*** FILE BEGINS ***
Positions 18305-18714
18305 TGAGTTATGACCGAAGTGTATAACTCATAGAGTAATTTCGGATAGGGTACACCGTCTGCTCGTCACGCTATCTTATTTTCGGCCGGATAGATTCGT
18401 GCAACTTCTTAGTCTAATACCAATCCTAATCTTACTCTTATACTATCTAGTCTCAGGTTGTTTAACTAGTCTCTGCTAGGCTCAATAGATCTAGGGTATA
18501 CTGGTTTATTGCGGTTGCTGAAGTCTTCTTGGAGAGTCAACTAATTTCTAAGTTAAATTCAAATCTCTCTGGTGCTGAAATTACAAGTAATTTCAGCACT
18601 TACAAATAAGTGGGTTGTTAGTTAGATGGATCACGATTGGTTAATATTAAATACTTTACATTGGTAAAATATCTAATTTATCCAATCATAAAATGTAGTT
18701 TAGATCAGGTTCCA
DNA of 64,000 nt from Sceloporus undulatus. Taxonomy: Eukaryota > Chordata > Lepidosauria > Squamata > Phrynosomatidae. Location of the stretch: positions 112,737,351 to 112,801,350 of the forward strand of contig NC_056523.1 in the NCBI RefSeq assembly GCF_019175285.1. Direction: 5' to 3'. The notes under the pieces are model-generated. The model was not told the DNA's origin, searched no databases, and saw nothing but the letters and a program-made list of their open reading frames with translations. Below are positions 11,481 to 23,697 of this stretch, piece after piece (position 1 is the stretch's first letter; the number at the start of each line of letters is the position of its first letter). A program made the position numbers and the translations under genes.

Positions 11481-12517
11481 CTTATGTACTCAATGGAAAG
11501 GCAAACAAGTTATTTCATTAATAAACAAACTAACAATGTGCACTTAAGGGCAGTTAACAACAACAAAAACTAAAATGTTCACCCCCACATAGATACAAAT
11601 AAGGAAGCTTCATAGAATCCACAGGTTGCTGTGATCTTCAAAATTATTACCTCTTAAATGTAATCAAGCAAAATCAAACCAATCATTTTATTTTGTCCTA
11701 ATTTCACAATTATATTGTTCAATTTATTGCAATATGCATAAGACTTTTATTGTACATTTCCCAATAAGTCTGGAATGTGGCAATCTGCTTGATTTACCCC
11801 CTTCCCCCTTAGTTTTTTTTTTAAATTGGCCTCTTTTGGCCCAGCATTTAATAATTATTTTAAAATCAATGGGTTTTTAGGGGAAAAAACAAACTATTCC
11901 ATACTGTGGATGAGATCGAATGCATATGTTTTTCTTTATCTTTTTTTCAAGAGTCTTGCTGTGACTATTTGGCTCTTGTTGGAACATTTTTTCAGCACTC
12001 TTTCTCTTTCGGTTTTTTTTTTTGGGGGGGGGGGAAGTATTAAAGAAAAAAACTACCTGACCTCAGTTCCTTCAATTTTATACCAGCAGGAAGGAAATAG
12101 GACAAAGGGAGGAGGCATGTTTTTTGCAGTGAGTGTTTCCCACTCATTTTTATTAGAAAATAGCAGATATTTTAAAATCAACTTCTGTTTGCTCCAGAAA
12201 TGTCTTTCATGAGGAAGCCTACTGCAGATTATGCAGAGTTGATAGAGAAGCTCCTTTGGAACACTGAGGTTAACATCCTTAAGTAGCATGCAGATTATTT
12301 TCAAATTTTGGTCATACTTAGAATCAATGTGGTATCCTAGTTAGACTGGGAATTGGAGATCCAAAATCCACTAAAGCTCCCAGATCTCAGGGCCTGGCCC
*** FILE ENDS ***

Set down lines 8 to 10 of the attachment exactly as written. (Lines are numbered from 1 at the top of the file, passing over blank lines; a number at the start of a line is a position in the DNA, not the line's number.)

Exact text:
Positions 11481-12517
11481 CTTATGTACTCAATGGAAAG
11501 GCAAACAAGTTATTTCATTAATAAACAAACTAACAATGTGCACTTAAGGGCAGTTAACAACAACAAAAACTAAAATGTTCACCCCCACATAGATACAAAT